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  • Date :
  • 7/14/2009

Methods for Parents & Communicate to 1- to 3-Month-Old Babies

mother kissing her baby

Your baby loves to hear your voice, so talk, babble, sing, and coo away during these first few months. Respond enthusiastically to your baby's sounds and smiles. Tell your baby what he or she is looking at or doing and what you are doing. Name familiar objects as you touch them or bring them to your baby.

Read to your baby — even at this tender age, it help in the development of the growing brain. By listening to you, your baby will learn the importance of speech before understanding it or repeating any words.

Take special advantage of your baby's own ‘talking’ to have a ‘conversation.’ If you hear your baby make a sound, repeat it and wait for him or her to make another.

You are teaching your baby valuable lessons about tone, pacing, and taking turns when talking to someone else.

You are also sending the message that your baby is important enough to listen to. Don't interrupt or look away when your baby's ‘talking’ — show you're interested and that your little one can trust you.

Babies this age seem to respond best to the female voice — the one historically associated with comfort and food. That's why most people will raise the pitch of their voices and exaggerate their speech when talking to babies. This is fine — studies have shown that ‘baby talk’ doesn't delay the development of speech — but feel free to mix in some regular adult words and tone. It may seem early, but you're setting the stage for your baby's first word.

Sometimes babies aren't in the mood to talk or vocalize — even babies need their space and a break from all the stimulation in the world. Babies might turn away, closes their eyes, or becomes fussy or irritable. If this happens, let your little one be, or just try cuddling.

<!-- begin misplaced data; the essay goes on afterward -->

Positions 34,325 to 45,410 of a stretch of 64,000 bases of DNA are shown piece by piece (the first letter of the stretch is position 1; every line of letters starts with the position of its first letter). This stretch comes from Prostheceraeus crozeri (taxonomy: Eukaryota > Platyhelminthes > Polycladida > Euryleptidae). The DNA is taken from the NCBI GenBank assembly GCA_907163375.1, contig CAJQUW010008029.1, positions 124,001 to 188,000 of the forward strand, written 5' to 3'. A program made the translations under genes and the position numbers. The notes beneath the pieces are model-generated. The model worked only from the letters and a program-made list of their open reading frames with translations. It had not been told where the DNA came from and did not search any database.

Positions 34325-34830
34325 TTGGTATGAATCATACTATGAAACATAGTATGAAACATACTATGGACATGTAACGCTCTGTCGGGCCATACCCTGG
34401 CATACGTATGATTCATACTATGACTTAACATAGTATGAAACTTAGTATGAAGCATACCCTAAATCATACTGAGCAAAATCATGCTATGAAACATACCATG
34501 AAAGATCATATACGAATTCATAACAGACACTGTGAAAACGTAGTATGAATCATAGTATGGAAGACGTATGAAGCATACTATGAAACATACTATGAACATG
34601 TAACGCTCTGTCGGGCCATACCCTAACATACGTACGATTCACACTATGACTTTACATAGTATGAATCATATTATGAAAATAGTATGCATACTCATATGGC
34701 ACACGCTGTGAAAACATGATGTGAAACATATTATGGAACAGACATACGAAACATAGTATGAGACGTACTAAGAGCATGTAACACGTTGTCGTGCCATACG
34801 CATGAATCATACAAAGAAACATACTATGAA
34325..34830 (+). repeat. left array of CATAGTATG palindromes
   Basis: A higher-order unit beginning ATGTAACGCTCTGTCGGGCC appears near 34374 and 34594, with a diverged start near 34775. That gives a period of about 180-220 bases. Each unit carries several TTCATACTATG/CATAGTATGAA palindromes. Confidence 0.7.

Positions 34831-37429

There might be times when you've met all of your baby's needs, yet he or she continues to cry. Don't despair — your baby may be overly stimulated, have gastric distress, or may have too much energy and need a good cry.


It's common for babies to have a fussy period at the same time every night, generally between early evening and midnight. This can be upsetting, but the good news is that it's short-lived; most babies outgrow it around 3 months.

Try to soothe your baby. Some babies are comforted by motion, such as rocking or being walked back and forth across the room, while others respond to sounds, like soft music or the hum of a vacuum cleaner. It may take some time to find out what best comforts your baby during these stressful periods.

If You're Concerned

Talk to your doctor if your baby seems to cry for an unusual length of time or if the cries sound odd to you. Your doctor will be able to reassure you or look for a medical reason for your baby's distress. Chances are there is nothing wrong, and knowing this can help you relax and stay calm when your baby is upset.

Babies usually reach these communication milestones during this period:

• pay attention to new faces and surroundings

• respond to loud noises

• smile at the sound of a parent's voice

• smile at other people by 3 months

• coo consistently by 3 or 4 months

Keep in mind that babies communicate at different rates, just as they mature physically at different rates. There is usually no cause for concern, but talk to your doctor if your baby misses any of these milestones.

mother and baby

Other links:

Ten Things To Hand Down To Your Daughter

Reading Books to Babies (part1)

Reading Books to Babies (part 2)

Creating a Reader-Friendly Home

Muslim Parents Attitude

Don’t Be Negative

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